During his seven months in office, Environmental Protection Agency Administrator Scott Pruitt has filled his days meeting with executives from many of the companies he regulates, while all but sidestepping environmental and public health groups. But the face time with industry representatives has extended well beyond his Washington office.
On April 26, for example, Pruitt had lunch with executives from Southern, one of the nation’s biggest coal-burning utilities. They dined at Equinox, a restaurant near the White House, where the baby-carrot-and-red-beet salad with shrimp runs $28. Later that day, Pruitt met with senior leaders at Alliance Resource Partners, a major coal-mining operation, for a dinner at BLT Prime, a steakhouse in the Trump International Hotel, just across from EPA headquarters.
On other occasions, Pruitt traveled to a Ritz-Carlton golf resort in Naples, Fla., for a National Mining Association meeting; to another golf resort in Arizona to speak at a board meeting for the National Association of Manufacturers; and to a resort in Colorado to speak at an event organized by the conservative Heritage Foundation.
The meals with company executives and other evidence of Pruitt’s close ties to industries his agency regulates were laid out in a detailed copy of Pruitt’s calendar obtained by the liberal nonprofit group American Oversight. The New York Times on Tuesday reported details from American Oversight’s Freedom of Information Act request.
The insights into Pruitt’s previously undisclosed meetings add to an already familiar story of how he has spent his time since becoming administrator in February. While EPA leaders traditionally talk with a broad array of stakeholders, Pruitt has overwhelmingly leaned toward meetings with corporate executives in industries regulated by the EPA, and in multiple cases he has quickly ruled in their favor on a range of issues. A more limited version of Pruitt’s schedule from April to September, obtained and reported last month by The Washington Post, showed that he often met with executives from the automobile, mining and fossil fuel industries while only rarely making time for environmental or public health groups.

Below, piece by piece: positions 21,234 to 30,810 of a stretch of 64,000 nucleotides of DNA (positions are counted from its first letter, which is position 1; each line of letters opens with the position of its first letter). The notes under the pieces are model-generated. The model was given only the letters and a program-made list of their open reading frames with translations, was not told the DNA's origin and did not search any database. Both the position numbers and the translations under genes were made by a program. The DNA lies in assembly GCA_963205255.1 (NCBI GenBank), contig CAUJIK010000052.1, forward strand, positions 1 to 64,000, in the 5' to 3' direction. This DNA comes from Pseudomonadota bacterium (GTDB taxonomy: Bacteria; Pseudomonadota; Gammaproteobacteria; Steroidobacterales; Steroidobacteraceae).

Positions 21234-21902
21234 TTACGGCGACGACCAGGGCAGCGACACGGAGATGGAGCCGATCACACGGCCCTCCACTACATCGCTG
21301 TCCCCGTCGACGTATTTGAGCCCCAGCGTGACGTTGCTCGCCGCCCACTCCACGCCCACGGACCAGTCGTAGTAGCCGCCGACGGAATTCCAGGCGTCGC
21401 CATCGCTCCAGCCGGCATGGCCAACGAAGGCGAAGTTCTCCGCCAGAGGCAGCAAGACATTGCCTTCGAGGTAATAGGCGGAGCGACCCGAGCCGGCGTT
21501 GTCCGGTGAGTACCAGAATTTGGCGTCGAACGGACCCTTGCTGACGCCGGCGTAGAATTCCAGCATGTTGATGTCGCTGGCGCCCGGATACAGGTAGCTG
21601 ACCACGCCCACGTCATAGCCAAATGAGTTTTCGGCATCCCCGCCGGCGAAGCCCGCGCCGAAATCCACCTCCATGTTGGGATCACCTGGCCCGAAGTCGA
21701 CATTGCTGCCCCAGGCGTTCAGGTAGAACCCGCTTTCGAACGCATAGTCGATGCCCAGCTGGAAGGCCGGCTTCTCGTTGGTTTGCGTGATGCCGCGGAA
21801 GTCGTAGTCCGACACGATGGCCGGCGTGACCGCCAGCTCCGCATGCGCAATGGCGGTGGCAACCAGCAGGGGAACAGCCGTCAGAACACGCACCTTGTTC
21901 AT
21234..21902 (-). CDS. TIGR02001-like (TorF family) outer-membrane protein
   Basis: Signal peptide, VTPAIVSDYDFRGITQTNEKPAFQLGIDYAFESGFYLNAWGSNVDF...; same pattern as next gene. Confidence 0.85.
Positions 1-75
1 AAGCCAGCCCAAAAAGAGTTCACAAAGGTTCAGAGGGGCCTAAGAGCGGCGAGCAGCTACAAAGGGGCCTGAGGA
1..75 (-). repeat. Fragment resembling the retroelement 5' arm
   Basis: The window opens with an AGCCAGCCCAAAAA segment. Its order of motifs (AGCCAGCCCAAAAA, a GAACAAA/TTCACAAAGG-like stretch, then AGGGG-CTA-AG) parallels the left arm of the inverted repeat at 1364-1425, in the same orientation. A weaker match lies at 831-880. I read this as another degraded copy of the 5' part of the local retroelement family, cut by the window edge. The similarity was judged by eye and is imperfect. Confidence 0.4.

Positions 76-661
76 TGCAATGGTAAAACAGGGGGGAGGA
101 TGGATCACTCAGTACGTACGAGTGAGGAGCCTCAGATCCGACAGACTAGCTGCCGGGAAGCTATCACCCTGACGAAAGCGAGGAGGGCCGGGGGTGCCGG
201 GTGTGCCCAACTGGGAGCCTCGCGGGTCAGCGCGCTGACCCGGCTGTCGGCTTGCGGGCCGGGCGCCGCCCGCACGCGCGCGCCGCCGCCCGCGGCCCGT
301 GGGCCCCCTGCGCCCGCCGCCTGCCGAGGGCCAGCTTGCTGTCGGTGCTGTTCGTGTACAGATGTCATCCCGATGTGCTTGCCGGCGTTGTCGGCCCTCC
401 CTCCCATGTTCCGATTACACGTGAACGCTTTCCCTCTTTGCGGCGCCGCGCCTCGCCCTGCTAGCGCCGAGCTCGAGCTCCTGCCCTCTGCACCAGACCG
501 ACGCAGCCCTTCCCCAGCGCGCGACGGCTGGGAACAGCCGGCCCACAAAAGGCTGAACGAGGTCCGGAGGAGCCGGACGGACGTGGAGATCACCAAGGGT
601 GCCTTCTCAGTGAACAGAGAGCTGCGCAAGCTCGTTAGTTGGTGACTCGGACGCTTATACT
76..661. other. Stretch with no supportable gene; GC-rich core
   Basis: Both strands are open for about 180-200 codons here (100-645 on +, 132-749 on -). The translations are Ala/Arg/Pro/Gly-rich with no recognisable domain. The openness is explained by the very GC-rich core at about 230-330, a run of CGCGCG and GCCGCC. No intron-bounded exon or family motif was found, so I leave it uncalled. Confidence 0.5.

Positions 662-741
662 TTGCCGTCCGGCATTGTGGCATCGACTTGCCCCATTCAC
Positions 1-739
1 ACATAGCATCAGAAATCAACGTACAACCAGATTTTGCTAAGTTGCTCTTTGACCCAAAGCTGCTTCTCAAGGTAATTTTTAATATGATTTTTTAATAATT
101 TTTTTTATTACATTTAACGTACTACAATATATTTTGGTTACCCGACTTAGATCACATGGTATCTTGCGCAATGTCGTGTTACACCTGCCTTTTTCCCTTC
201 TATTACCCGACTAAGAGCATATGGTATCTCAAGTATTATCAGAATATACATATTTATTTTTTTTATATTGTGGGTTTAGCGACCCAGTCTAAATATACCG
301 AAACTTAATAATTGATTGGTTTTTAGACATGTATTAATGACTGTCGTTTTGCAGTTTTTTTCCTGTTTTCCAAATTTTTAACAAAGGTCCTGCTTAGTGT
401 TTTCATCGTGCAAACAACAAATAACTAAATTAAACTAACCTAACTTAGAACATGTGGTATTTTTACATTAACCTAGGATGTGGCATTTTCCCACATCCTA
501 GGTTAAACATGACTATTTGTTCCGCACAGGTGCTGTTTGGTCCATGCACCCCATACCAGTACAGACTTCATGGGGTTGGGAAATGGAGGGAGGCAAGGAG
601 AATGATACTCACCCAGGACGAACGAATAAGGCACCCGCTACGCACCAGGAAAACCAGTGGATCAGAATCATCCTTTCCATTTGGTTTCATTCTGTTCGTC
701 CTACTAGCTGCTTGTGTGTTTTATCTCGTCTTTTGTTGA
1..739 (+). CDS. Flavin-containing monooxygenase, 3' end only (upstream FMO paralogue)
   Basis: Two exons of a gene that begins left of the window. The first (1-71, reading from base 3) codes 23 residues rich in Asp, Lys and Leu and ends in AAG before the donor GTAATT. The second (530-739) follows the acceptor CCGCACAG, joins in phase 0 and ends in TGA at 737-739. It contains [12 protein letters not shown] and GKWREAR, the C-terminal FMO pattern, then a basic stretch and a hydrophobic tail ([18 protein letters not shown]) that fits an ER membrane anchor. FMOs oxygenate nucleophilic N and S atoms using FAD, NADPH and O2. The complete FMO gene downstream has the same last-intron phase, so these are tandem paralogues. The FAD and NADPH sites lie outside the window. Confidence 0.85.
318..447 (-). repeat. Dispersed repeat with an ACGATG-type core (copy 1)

On the morning of May 1, for example, Pruitt met at EPA headquarters with the Pebble Limited Partnership. In 2014, citing concerns over the risk of contamination to a valuable sockeye-salmon run, the agency had blocked the Canadian company from building a massive gold, copper and molybdenum mine in Alaska’s Bristol Bay watershed.
Hours after that first meeting, Pruitt met with Sen. Lisa Murkowski (R-Alaska), who had opposed the Obama administration’s decision. Less than two weeks later, the EPA struck a legal settlement with the partnership that cleared the way for it to apply for federal permits for the operation.
In June, Pruitt met at EPA headquarters with representatives from Fitzgerald Truck Sales, the nation’s largest manufacturer of commercial truck “gliders” — truck bodies without an engine or transmission. Later in the summer, he announced that he would revisit an October 2016 decision to apply greenhouse-gas emissions standards for heavy-duty trucks to trailers and gliders. The decision was because of “the significant issues” raised by those in the industry, he said.
The latest calendars show other meetings with industry executives, many of whom have regulatory issues, involving large sums of money in potential costs, before the agency. They include representatives from Shell and chemical maker Chemours and lobbyists from the chemical industry, the egg-producers lobby and the farm bureau.